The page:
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Technical Notes
2021
:12;
74
doi:
10.25259/SNI_819_2020

A new device for bone cranial flap fixation: Technical note and surgical remarks. A multicentric experience

Department of Neurosurgery, Sapienza University of Rome, Roma,
Department of Neurosurgery, Alessandro Manzoni Hospital, Lecco,
Department of Neurosurgery, Policlinico Gemelli, Rome,
Department of Neurosurgery, Humanitas University, Milano, Italy.
Corresponding author: Maria Pia Tropeano, Department of Neurosurgery, Humanitas University, Viale Alessandro Manzoni, Milano -20089, Italy. mariapia.tropeano@libero.it
Licence

This is an open-access article distributed under the terms of the Creative Commons Attribution-Non Commercial-Share Alike 4.0 License, which allows others to remix, tweak, and build upon the work non-commercially, as long as the author is credited and the new creations are licensed under the identical terms.

How to cite this article: Piccirilli M, Spena G, Marchese E, Tropeano MP, Santoro A. A new device for bone cranial flap fixation: Technical note and surgical remarks. A multicentric experience. Surg Neurol Int 2021;12:74.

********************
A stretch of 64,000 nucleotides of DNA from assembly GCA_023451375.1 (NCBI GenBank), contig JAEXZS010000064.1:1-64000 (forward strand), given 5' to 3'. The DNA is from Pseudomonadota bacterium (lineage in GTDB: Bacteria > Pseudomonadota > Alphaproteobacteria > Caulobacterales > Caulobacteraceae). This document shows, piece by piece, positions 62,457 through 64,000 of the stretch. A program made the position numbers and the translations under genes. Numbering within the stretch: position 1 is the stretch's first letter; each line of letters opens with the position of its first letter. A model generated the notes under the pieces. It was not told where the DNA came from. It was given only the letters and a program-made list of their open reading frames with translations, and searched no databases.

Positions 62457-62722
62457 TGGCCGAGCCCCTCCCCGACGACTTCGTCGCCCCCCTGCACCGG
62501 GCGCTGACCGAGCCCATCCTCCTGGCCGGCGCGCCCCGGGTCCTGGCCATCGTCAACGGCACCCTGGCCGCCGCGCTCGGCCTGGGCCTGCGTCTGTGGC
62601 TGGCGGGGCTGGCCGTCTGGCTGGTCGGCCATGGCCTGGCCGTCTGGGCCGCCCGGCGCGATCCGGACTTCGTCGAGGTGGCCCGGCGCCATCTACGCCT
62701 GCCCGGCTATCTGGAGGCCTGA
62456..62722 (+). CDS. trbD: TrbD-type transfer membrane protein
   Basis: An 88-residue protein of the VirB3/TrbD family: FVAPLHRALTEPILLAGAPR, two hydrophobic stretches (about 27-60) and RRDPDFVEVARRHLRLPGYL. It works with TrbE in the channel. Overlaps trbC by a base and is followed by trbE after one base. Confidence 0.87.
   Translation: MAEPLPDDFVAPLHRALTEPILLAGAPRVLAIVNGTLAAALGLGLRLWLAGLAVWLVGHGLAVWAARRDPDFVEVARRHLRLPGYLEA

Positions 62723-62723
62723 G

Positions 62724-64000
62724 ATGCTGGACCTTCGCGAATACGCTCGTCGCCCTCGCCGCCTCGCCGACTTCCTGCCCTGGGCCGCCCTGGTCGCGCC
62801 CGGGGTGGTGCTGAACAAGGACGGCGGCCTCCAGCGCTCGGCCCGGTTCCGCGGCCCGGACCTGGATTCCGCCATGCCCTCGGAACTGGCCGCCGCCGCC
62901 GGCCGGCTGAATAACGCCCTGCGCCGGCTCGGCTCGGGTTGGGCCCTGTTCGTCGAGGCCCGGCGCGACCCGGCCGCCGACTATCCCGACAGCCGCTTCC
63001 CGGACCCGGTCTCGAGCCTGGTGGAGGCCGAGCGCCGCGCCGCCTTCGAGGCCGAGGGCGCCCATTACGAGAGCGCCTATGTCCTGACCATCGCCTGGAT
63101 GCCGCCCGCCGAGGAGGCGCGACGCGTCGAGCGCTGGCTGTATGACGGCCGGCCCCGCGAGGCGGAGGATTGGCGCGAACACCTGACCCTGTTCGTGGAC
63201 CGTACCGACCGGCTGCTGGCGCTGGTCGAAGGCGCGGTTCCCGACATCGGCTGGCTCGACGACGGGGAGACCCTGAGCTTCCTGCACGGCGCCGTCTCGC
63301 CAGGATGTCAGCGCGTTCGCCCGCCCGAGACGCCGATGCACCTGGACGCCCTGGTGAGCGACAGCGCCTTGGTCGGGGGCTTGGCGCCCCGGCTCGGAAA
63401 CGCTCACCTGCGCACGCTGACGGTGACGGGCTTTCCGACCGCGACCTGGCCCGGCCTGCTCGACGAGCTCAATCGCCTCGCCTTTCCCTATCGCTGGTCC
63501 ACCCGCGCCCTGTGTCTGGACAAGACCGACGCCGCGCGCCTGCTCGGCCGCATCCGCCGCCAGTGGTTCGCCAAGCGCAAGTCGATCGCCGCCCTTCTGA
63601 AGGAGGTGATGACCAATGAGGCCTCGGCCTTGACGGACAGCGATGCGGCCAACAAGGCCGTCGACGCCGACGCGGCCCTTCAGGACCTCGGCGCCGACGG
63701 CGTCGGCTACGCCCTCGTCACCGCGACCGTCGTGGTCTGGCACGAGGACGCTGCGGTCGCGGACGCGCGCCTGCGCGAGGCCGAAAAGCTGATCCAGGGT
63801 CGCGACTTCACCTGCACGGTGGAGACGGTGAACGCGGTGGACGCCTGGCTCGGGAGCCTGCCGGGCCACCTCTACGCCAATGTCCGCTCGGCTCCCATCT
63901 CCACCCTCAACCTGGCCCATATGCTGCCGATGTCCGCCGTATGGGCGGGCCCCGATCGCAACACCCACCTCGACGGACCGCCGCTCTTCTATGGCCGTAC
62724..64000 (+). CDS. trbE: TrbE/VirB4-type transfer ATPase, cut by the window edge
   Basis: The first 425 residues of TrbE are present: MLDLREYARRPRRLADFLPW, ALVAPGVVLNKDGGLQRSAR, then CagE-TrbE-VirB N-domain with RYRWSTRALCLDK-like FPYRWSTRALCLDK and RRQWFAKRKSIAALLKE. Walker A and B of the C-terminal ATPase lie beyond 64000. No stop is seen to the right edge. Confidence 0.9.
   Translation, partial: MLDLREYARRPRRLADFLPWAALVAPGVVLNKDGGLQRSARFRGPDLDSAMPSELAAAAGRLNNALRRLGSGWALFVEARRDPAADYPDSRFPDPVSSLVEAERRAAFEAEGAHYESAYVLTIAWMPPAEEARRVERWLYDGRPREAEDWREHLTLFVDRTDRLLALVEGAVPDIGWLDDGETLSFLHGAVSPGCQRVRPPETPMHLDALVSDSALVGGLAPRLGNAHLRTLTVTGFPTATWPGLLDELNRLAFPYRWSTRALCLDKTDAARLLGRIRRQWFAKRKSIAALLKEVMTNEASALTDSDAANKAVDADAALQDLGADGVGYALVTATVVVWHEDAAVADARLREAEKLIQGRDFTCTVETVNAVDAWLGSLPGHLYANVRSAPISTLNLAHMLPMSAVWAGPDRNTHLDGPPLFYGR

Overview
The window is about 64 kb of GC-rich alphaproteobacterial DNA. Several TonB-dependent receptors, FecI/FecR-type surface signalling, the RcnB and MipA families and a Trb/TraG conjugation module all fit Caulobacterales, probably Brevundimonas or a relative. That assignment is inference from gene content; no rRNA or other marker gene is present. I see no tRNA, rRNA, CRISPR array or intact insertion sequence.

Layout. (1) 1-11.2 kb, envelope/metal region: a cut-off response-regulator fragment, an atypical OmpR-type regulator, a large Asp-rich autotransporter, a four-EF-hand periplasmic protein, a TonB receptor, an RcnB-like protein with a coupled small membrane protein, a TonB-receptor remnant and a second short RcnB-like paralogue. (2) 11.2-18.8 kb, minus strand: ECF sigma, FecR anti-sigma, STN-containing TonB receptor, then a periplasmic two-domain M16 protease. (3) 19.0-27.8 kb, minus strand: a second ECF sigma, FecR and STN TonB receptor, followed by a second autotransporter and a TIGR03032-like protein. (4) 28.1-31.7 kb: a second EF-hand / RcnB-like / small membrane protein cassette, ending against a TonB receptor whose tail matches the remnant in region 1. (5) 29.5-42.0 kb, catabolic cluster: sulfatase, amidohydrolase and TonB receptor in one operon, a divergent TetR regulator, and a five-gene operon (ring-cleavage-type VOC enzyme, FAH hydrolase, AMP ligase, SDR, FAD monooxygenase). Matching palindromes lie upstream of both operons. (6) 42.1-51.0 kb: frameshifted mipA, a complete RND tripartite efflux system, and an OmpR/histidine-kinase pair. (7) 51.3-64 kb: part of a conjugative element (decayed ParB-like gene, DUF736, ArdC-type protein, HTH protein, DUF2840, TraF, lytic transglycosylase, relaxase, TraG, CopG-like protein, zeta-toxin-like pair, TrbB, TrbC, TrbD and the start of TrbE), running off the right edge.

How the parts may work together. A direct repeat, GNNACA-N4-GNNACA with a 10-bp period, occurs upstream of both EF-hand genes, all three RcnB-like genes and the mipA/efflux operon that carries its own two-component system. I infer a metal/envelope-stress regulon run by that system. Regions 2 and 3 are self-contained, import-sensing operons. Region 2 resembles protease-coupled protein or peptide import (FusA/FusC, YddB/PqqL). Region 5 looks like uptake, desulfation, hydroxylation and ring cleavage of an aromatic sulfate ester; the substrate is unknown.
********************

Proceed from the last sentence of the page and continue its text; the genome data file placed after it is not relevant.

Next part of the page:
Abstract

Background:

Fixation of bone flaps after craniotomy is a routine part of every neurosurgical procedure. The ideal fixation device should be safe, reliable, biologically inert, easy to use, and inexpensive and should not produce artifacts on neuroimaging. The authors describe a new device that meets these criteria.

Methods:

This is an observational, multicentric, and case series study of 56 patients who underwent a craniotomy and were subject to cranial bone flap fixation with the NT cranial small fixation system. A case–control group in whom titanium miniplates and screws were implanted was collected. All patients underwent CT scans of the head with 3D reconstruction at day 1 and day 90 postoperatively to evaluate bone flap position and fusion.